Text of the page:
To me, the real story is why these women took the time to vote and to share the idea of voting with others. What did they see that others don’t. What they see is that the number of young women opting for a career in computing is dropping every year, while the problems of women in computing in the workforce are not going away as they are in other professions. For some reason, it is no longer seen as “the thing to do.” Dr. Fitzgerald says it well in the article “What Computer Engineer Barbie will do, I think, is broaden the realm of not only what is possible, but what feels accessible—being smart, confident, and tech-savvy without sacrificing femininity or fun.” We believe that if Barbie can be a computer engineer that it will open more doors for young women to pursue this path. And, that is a good thing.

Why do we care? Obviously, those of us who have been in the trenches for a while would like to think that the pathways we opened will stay open for those who have the interest. It is more important than that. The Standish Report, which is cited all over the industry (even though it has many methodological problems), tells us that somewhere between 20% and 70% of all systems development projects are not successes. Some are out and out failures, some are just challenges. But, the point is that we, as an industry, do not get many clear cut wins. We also know that diverse the design teams generally produce better results. So, why do we want to see more women in technology? Obviously, we want the output of the industry to be better. If computer engineer Barbie will help, then I am all for it.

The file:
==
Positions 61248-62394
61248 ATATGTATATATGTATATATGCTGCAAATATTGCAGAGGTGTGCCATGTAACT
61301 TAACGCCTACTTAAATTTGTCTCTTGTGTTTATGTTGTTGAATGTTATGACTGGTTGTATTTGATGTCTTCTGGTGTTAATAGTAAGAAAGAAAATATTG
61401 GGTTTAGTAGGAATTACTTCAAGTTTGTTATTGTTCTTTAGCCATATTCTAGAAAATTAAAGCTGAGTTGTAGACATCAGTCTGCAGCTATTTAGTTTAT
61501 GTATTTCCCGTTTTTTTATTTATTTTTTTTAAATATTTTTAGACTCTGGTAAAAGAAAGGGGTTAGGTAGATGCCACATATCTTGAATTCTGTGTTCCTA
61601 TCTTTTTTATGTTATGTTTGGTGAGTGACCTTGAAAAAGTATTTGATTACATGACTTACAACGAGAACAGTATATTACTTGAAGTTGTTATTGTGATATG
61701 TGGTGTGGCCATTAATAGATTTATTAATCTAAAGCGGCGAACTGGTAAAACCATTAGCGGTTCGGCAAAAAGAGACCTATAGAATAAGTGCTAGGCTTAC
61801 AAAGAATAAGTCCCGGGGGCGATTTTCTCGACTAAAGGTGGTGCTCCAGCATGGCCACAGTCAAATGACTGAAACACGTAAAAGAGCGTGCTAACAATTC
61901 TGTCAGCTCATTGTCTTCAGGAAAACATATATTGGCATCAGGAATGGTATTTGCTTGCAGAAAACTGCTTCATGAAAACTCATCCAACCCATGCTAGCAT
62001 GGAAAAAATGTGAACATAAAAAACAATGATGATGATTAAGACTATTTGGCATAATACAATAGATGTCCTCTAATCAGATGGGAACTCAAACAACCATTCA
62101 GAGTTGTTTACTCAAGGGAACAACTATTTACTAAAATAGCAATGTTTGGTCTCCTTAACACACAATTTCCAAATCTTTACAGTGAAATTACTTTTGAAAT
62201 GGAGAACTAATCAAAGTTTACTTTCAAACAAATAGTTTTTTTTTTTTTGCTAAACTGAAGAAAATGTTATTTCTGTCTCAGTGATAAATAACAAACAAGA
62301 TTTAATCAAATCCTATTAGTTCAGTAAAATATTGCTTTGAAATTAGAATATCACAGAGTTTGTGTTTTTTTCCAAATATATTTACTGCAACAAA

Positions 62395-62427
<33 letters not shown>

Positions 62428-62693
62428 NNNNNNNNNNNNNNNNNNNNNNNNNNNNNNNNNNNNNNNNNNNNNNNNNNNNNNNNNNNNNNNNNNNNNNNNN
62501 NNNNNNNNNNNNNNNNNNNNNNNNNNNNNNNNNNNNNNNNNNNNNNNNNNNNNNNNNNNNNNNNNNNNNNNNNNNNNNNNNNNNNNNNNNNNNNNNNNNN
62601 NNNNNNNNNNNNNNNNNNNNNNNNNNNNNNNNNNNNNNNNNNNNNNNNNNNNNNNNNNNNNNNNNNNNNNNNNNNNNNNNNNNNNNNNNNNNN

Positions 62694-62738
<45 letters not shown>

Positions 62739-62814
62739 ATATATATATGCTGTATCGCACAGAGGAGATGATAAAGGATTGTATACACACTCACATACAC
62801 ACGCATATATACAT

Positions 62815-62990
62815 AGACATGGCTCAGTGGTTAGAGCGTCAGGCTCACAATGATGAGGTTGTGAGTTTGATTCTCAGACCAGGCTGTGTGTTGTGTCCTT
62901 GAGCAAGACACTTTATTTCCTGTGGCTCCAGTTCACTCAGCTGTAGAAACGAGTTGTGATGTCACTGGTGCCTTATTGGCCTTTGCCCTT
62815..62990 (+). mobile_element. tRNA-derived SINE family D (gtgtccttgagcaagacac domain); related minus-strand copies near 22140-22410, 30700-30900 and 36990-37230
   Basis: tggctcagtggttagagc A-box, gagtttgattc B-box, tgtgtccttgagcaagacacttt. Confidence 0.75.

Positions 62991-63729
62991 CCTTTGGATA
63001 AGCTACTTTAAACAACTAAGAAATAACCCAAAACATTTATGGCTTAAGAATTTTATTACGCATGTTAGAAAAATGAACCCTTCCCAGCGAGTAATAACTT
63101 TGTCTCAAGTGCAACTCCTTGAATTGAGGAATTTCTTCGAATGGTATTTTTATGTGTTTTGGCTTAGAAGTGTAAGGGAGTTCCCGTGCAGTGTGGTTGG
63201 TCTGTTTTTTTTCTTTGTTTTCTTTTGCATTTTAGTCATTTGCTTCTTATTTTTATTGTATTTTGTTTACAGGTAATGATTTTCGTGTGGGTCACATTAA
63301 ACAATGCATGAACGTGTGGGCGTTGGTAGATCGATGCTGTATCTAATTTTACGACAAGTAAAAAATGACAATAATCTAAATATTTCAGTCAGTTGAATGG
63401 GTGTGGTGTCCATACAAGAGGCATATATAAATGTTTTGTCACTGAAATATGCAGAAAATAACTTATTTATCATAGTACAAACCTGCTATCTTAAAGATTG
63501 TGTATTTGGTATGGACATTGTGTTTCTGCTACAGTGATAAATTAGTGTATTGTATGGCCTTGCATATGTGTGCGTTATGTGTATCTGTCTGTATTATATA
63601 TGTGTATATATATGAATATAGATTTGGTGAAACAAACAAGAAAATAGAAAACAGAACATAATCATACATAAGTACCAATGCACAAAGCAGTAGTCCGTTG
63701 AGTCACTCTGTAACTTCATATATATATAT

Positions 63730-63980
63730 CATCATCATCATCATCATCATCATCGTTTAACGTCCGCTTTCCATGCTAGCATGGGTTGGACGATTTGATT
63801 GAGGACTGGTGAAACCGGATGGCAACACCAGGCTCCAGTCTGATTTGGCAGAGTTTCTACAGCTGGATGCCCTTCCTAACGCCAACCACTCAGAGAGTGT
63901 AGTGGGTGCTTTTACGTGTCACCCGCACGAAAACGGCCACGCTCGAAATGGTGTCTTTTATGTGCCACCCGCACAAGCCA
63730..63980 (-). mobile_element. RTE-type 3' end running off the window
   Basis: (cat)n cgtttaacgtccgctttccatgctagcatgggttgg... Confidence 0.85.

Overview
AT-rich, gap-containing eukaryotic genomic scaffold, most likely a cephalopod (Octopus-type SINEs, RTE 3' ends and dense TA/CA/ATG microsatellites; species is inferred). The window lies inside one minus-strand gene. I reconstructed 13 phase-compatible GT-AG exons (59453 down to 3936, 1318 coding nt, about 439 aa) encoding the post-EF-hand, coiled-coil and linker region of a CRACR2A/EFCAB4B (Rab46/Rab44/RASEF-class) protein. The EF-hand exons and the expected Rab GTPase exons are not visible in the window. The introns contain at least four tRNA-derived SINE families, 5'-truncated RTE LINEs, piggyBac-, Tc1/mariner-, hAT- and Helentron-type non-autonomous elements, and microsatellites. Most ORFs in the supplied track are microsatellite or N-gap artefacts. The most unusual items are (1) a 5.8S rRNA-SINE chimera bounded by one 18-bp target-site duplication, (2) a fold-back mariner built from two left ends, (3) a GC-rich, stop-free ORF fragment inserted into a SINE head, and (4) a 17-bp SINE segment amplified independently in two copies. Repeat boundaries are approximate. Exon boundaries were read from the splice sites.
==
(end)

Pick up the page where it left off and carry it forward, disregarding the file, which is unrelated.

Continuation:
Mattel will probably do quite well with this decision. I know I have already purchased my own computer engineer Barbie and I am sure others on the Systers list have done so too. Those are purchases Mattel would not otherwise have gotten. This is in addition to all of those Barbies that will be given to age appropriate girls.

“Wordless Wednesday!” — Babbages Difference Engine No. 2

April 7, 2010

This slideshow requires JavaScript.